Courtesy McIntyre's

The Southtown area south of downtown San Antonio has a plethora of dining, bar, recreational, and other entertainment options for all ages. The newest dining and drinking destination for residents and visitors, however, hails from Houston.

McIntyre’s, an icehouse-style sports bar with three original locations in the Houston region, expanded into San Antonio in late 2022, opening at the former bar The Patio at 1035 S. Presa St. An extended grand opening was held December 29 through January 2.

Like its Houston-area counterparts, the San Antonio McIntyre’s blends indoor and outdoor spaces with textured walls, a range of seating options, and ideal views of large, high-definition televisions positioned across the sizable patio.

The patio at McIntyre’s is dog friendly, a key aspect that complements the relaxed vibe at the growing bar chain.

Michael Paolucci, who is partnering with Kyle Berg on McIntyre’s ownership and operations, said their first San Antonio location was well-received by locals and tourists opening up during the final days of the recent holiday season in the Alamo City.

“The first two days were great,” Paolucci said.

The drink menu features traditional and craft beers, cocktails on tap, signature, classic and frozen cocktails, a wide selection of whiskeys, as well as wines and champagne.

McIntyre’s hosts resident food trucks to feed hungry guests. Garcia Barbecue is scheduled Sundays through Tuesdays and every other Saturday, serving up smoked quest nachos, sandwiches and tacos.

Another venture, Jeepney Street Eats, is cooking up various goodies Wednesdays through Fridays, and every other Saturday.

Visitors may also take advantage of happy hour and an assortment of lawn games, such as cornhole.

Paolucci and Berg are not done in San Antonio: McIntyre’s has filed a project with the Texas Department of Licensing and Regulation to develop a second San Antonio location near North Star Mall at 86 NE Loop 410.


Courtesy McIntyre's

Houston-based sports bar McIntyre's opened its first San Antonio location in Southtown at 1035 S. Presa St., adding onto the neighborhood's growing number of entertainment offerings.

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Cult-favorite Houston cookies now shipping nationwide via new website

Send a taste of Houston

It’s just become a little easier to send a taste of Houston to friends and family in faraway places. Dessert Gallery is now shipping its cookie dough nationwide for at-home baking.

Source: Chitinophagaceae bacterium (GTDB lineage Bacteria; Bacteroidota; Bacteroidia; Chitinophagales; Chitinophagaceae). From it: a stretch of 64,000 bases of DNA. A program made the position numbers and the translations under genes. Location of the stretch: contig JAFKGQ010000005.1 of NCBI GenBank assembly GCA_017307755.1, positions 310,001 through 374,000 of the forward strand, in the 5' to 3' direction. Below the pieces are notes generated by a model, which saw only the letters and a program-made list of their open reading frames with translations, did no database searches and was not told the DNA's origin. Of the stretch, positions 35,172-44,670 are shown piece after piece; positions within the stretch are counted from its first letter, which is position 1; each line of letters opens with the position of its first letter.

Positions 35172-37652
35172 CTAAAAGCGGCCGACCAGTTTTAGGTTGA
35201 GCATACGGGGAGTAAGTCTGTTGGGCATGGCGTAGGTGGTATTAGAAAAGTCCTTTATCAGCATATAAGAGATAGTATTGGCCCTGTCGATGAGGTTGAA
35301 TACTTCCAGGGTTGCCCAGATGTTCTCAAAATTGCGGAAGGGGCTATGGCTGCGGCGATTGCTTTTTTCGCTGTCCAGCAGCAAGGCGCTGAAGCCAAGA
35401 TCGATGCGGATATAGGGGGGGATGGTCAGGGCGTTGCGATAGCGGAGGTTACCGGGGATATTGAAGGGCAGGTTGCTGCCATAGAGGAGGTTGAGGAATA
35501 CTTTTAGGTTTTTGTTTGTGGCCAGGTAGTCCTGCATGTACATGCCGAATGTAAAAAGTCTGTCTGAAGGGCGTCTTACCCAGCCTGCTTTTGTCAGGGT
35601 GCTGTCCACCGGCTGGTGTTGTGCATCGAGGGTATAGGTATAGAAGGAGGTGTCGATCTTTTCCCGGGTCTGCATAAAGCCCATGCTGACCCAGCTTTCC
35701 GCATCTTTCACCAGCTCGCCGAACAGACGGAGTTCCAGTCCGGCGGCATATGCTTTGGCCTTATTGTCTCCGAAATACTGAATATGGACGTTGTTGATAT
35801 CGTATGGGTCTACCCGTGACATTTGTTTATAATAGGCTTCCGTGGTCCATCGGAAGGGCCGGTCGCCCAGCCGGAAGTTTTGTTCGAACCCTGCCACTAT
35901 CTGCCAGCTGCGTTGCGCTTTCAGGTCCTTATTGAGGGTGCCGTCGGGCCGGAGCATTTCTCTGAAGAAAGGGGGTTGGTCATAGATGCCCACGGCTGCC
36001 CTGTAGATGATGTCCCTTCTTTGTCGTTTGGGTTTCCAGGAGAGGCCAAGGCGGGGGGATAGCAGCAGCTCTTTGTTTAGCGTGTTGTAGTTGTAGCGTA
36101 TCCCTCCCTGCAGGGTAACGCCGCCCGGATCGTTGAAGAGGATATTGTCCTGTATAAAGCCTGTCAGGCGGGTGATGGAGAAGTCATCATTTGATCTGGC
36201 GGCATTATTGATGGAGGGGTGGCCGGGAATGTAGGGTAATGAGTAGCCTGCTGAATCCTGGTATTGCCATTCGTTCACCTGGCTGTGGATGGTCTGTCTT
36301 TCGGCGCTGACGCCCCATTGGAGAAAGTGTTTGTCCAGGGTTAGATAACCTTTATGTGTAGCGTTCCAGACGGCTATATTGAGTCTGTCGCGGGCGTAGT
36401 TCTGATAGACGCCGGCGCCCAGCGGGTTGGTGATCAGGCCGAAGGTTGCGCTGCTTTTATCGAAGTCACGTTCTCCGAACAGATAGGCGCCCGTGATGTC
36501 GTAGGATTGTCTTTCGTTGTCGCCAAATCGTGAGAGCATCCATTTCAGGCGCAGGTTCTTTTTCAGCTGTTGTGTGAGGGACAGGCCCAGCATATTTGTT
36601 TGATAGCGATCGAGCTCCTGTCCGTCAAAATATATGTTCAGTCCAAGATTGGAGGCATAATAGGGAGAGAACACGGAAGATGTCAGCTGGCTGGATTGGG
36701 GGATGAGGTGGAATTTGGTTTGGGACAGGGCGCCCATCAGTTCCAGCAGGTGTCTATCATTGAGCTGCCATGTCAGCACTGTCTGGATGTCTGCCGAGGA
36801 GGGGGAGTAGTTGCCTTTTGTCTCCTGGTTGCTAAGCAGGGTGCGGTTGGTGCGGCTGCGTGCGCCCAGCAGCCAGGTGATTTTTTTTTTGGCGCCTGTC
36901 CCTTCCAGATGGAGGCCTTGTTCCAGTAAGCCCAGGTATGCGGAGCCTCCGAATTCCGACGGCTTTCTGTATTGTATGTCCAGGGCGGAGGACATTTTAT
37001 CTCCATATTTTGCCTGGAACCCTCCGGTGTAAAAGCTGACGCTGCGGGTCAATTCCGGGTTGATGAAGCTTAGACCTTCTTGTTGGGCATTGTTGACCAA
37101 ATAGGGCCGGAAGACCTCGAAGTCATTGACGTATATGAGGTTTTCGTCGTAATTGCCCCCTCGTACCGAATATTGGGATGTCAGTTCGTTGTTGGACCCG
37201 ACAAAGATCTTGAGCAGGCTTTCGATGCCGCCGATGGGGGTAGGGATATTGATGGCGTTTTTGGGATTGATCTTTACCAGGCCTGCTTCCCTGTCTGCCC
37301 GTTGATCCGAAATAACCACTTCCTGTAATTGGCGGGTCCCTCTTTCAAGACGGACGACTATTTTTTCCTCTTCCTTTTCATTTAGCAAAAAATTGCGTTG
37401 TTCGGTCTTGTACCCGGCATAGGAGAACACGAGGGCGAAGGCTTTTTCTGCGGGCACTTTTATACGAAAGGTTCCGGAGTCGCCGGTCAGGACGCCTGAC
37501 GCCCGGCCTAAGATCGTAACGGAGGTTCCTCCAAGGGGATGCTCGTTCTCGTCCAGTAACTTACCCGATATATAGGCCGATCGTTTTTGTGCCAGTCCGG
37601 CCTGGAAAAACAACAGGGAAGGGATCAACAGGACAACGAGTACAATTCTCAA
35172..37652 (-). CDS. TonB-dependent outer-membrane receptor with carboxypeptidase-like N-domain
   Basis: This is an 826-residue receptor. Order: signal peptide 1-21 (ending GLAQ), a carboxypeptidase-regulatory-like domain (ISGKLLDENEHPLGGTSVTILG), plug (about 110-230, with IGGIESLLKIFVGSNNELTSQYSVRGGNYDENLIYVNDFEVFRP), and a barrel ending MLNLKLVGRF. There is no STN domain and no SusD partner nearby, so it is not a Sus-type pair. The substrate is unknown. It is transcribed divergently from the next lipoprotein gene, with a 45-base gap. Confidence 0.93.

“The cookies have a cult following,” Dessert Gallery owner Sara Brook tells CultureMap. “In this day and age of online shopping and ordering what you want, when you want and wanting to try everything from everywhere, it seemed like the perfect time to put our cookies out there to the wider universe. I’m really excited. We’ve been working really hard on packaging and shipping.”

Available in four flavors — Chocolate Chunk, White Chocolate Macadamia Nut, Brookie, and Red Velvet with white chocolate chip — each box contains a dozen frozen dough pucks and a sheet of parchment paper. Recipients bake the frozen dough according to the instructions provided. Prices start at $36 for a dozen cookies, or customers may order a 24-pack that includes six cookies of all four flavors for $65 (plus tax and shipping).

In particular, the Chocolate Chunk cookies have been a fan favorite from day one. As the name implies, the pieces of high quality Guittard chocolate in each cookie are far too large to qualify as mere “chips.”

“The thing that sets our cookies apart is it’s more chocolate chunks than cookie dough,” Brook says. “We are serious about the ratio of dough to chocolate chunks.”

After a series of trial runs sent to friends, family, and this author's very lucky nephews — including a seven-year-old who gives two very enthusiastic thumbs up — the cookies are available for purchase from the Dough by Dessert Gallery website. Brook says she's looking forward to sharing her cookies with the rest of the country.

“I just can’t wait to get it out there, because I think people will love it,” she says. “That’s what my whole career has been about is putting stuff out in the world and hoping people love it. It puts all kinds of warm and fuzzy feelings out there.”

Known for its nostalgic cakes, cookies, and other treats, Dessert Gallery has been satisfying Houstonians’ sweet toothes for almost 40 years. The bakery and cafe recently announced it would open a second location in The Woodlands Waterway later this year.

Researchers name ancient beaver fossil after favorite Texas gas station


The legend of a treasured gas station chain continues with a new chapter: a rediscovered beaver fossil is being named after Buc-ee’s.

The ancient animal was named Anchitheriomys buceei (A. buceei) by Steve May, a research associate at the University of Texas Jackson School of Geosciences and lead author of the Palaeontologia Electronica paper that describes the beaver.